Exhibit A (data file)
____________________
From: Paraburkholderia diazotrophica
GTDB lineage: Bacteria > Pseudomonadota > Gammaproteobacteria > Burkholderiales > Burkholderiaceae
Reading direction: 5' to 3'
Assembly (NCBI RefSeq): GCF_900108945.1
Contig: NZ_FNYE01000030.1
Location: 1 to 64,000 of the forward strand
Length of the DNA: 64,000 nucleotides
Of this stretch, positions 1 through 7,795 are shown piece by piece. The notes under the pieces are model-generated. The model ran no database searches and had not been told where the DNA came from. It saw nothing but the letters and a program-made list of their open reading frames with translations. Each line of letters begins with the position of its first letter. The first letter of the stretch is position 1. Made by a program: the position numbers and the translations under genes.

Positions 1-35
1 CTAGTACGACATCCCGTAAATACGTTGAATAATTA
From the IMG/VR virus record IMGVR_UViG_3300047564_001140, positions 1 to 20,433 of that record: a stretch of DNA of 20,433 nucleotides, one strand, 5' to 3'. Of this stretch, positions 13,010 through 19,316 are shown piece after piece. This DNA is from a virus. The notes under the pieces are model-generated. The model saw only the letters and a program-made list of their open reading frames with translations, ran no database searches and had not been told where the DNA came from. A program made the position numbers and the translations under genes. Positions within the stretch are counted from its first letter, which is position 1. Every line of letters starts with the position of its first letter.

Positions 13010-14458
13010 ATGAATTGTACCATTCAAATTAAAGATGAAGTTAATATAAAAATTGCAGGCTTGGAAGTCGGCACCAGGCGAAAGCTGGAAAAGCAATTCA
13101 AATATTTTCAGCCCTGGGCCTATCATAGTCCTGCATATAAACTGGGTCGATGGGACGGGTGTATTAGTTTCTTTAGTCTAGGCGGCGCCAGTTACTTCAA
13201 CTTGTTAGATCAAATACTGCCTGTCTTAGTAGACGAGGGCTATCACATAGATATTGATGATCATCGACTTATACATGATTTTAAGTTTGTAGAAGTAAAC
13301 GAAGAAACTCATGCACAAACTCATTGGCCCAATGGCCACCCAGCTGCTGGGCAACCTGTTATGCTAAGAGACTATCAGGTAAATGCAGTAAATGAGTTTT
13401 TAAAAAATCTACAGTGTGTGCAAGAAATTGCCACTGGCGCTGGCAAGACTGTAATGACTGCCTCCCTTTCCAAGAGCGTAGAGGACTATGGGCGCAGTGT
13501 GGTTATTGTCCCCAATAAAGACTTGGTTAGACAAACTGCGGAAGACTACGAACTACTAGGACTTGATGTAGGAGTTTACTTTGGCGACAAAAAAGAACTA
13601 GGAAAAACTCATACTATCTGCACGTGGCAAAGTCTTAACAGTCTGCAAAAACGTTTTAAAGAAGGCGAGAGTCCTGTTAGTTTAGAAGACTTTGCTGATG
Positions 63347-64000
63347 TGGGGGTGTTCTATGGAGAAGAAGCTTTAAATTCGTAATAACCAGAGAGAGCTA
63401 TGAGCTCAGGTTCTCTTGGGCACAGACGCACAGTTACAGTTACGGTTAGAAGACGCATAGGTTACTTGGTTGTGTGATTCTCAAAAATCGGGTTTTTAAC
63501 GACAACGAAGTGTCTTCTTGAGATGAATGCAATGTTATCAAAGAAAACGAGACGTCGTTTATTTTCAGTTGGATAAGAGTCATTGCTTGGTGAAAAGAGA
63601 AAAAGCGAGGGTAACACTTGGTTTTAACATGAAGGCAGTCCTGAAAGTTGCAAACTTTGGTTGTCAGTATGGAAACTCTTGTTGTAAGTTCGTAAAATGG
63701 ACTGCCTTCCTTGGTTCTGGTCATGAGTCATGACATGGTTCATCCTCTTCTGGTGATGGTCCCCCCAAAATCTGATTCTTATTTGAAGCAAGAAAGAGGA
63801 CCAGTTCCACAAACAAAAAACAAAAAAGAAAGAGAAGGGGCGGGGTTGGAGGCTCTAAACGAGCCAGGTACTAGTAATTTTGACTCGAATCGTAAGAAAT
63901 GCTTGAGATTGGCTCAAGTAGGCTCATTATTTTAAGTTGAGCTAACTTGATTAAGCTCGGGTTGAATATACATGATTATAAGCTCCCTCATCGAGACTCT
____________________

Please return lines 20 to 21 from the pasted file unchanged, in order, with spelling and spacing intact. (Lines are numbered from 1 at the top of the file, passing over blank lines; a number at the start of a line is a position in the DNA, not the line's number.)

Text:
Positions 63347-64000
63347 TGGGGGTGTTCTATGGAGAAGAAGCTTTAAATTCGTAATAACCAGAGAGAGCTA